Living Maintenance general maintenance topics and discussions

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Old 02-27-2009, 08:34 PM   #16  
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Boy do I agree with the experimentation, trial and error etc. I got quite a few answers today from this site and will go back and read all of them again. It makes me crazy to be so good (stay on what I consider a good course with my food) and then get up in the morning and the scale has gone up or stayed the same. It seems as if I work so hard at this and the reward doesn't always match the effort. I read on these groups that it takes patience and I sure agree with that. And I always realize how tiny bits at a time this all works. And I think posting, posting, posting and reading, reading, reading helps.
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Old 11-12-2009, 10:03 AM   #17  
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For me, maintaining is much harder than losing. I am an expert at losing - have lost the same 60-80 lbs numerous times. I am even better at gaining. Maintaining? An entirely different story.
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Old 02-28-2012, 05:14 PM   #18  
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I did a little research and found these to be the three most popular and/or recommended maintenance methods. I hope you find this as helpful as I have ...

1a -- DAILY CALORIE CAP ~ i.e. 2000 calories per day is the recommended amount for the average moderately active woman.

Slowly increase your daily calories by 100 each day for a month until you stop losing and/or continue to maintain. If you start to gain, drop the amount back down by 50-100 cals until you maintain continuously.

The basic style is to eat 3 meals + 2-3 snacks a day; or 5-6 smaller meals each day, whichever works for you.

1b -- OR, choose the amount of calories needed to maintain your goal weight, i.e. 137 x 12 = 1644 calories daily. The basic scale I found years ago went something like this:

Weight x 10 for Sedentary persons.
Weight x 11 for a little exercise.
Weight x 12 for moderately active persons.
Weight x 13 for fairly active people.
Weight x 14 for very active people.
Weight x 15 for extremely active athletes.

While this formula is just a guesstimate, it is helpful as a guideline. Since everyone is different, experiment a bit to find the right calorie cap for your body.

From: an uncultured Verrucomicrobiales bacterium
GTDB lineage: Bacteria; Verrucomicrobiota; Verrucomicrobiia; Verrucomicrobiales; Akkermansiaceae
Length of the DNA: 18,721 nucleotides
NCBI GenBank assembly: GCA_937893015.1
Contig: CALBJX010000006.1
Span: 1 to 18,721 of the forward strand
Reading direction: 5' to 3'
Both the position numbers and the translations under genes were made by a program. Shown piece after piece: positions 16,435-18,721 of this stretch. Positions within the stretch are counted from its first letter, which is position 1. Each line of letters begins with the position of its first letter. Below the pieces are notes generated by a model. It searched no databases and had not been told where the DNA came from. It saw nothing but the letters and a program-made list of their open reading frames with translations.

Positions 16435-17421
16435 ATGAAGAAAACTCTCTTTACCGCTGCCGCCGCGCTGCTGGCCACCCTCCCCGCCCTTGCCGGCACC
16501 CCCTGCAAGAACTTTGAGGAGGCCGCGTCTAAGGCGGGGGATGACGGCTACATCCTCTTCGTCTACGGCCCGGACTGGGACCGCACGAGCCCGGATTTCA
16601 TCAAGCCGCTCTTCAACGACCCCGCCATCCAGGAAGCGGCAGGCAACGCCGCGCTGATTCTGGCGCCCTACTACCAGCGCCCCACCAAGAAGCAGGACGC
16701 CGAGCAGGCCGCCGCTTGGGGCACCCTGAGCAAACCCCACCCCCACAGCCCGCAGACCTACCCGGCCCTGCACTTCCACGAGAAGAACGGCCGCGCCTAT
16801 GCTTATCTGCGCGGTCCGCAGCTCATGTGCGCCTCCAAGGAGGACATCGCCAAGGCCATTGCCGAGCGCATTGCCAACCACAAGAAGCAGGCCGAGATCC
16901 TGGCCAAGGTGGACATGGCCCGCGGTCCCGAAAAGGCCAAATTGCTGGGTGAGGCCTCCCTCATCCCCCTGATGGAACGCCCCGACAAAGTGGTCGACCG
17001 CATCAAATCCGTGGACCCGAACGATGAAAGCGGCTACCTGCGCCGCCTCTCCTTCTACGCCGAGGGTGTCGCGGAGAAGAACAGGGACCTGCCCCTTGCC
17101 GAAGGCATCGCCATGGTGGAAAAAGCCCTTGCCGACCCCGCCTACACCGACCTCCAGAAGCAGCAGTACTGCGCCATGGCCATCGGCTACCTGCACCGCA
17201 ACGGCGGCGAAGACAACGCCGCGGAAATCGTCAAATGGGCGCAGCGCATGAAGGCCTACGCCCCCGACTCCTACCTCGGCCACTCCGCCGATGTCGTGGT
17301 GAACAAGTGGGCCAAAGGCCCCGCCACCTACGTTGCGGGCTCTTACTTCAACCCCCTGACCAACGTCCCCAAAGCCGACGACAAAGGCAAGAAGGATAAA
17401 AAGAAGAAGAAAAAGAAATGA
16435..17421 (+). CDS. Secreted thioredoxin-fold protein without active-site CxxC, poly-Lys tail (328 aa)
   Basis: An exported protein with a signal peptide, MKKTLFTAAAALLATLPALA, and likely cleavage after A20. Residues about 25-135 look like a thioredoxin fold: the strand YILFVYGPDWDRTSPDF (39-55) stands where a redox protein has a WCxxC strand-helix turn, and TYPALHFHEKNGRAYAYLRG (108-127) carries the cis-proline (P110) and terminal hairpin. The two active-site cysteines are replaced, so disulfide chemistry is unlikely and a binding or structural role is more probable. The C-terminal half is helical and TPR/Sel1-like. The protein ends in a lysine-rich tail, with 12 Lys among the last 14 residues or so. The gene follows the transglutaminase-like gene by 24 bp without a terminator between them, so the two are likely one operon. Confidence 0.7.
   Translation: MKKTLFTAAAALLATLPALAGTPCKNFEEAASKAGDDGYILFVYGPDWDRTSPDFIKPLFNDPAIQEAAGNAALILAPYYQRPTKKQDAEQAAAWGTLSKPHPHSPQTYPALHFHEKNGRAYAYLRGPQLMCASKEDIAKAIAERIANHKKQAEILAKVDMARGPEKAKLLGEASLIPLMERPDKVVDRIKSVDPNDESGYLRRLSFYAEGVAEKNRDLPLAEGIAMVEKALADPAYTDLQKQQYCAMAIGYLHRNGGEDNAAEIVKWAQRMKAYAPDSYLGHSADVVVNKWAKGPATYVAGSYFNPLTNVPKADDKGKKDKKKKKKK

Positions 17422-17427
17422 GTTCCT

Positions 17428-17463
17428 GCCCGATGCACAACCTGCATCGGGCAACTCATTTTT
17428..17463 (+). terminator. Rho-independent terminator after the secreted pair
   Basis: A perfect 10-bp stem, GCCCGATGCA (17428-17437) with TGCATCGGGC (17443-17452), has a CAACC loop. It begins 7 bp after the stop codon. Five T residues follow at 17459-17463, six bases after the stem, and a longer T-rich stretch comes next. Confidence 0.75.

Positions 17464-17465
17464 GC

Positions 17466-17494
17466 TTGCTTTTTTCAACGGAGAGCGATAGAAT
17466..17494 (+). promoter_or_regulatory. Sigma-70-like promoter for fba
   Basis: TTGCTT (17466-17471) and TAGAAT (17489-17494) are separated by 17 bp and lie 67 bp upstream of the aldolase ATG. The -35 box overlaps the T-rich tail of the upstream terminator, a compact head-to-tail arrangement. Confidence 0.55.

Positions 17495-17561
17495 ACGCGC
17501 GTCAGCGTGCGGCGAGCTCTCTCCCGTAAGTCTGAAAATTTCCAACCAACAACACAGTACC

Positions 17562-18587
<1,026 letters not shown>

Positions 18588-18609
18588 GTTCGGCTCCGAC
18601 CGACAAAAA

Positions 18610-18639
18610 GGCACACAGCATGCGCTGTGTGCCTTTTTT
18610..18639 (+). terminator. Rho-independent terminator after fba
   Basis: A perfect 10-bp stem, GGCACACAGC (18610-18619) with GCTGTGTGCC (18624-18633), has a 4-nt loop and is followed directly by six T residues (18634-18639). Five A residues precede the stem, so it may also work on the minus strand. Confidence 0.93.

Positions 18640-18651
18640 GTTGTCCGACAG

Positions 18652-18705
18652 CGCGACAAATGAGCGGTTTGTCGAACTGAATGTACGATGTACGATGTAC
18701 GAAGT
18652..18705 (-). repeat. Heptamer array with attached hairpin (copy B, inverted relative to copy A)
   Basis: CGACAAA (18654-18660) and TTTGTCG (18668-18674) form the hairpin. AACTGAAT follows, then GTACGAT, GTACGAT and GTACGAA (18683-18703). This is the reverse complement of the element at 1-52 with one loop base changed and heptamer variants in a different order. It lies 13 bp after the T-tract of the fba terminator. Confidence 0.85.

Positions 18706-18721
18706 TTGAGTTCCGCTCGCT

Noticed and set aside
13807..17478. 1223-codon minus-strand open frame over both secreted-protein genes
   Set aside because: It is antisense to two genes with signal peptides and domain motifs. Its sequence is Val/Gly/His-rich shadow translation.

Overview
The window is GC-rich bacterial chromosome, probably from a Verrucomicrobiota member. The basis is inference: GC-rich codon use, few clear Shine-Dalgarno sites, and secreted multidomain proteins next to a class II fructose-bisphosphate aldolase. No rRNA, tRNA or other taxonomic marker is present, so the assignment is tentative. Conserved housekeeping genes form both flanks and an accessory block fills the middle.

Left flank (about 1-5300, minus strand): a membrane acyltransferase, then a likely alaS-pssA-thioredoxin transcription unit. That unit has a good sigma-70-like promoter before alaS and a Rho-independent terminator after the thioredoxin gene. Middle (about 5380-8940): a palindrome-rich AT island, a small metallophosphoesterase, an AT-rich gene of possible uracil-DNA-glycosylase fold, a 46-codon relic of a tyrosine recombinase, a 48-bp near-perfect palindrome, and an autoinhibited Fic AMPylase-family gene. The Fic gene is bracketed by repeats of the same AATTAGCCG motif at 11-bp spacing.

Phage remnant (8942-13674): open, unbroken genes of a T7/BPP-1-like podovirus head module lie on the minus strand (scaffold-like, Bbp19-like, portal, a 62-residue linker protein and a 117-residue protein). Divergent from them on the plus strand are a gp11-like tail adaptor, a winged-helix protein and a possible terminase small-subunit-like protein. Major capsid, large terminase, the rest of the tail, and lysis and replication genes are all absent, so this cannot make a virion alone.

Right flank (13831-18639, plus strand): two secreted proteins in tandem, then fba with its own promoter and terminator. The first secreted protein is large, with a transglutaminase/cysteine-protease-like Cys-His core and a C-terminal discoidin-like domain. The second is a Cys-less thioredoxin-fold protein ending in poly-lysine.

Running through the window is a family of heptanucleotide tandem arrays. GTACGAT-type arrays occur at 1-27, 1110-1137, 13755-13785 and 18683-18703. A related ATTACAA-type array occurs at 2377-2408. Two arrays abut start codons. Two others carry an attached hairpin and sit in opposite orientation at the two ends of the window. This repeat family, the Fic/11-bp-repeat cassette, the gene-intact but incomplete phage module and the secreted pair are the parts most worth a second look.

2 -- INCREASE SERVINGS/PORTIONS ~ increase your portions or servings of food groups starting with vegetables; add in 1-2 servings of vegetables for the first month. This can be as a salad, fresh or raw veggies, or cooked with meals. It is recommended to have up to 5-10 servings per day.

If you still lose or maintain, add in 1/2 serving of fruit daily, up to 3 servings daily. Then, 1/2 dairy, up to 3 servings a day. After that, increase your protein 1-2 oz a day. Then, if you are still losing, add in a serving of good fat (like olive oil); say 1 tsp, up to 2 tbl daily. Lastly, if you are still losing, you may add in a half - whole complex carb serving daily, i.e. 1/4-1/2 cup brown rice or beans; or a slice wg bread; or lastly, 1/2 cup cooked wg pasta (Note: have pasta 1-2 times weekly only, unless vegetarian).

Low-carb eaters can use this same method, slowly adding in 1/2 to one whole serving of complex carbs as desired. Start with veggie carbs, protein, dairy, fat, fruit, lentils, or whole grains. Again, only increase servings until you stop losing and/or maintain; but DO NOT GAIN.

3 -- IF: INTERMITTENT FASTING ~ this method is used by people who can't seem to maintain their goal weight by eating the standard three meals + snacks method (or those above?). This involves limiting meals & snacks (i.e. 2 meals & 1-2 snacks per day) during a prescribed time frame (window), say from 12 noon until 8-10 pm (or 11 am to 9 pm). Often, they eat their first meal later in the morning or around noon and a snack mid-way, then dinner a bit later, like 7-8 pm. Some people eat dinner at 6 pm and one more snack at 9-10 pm.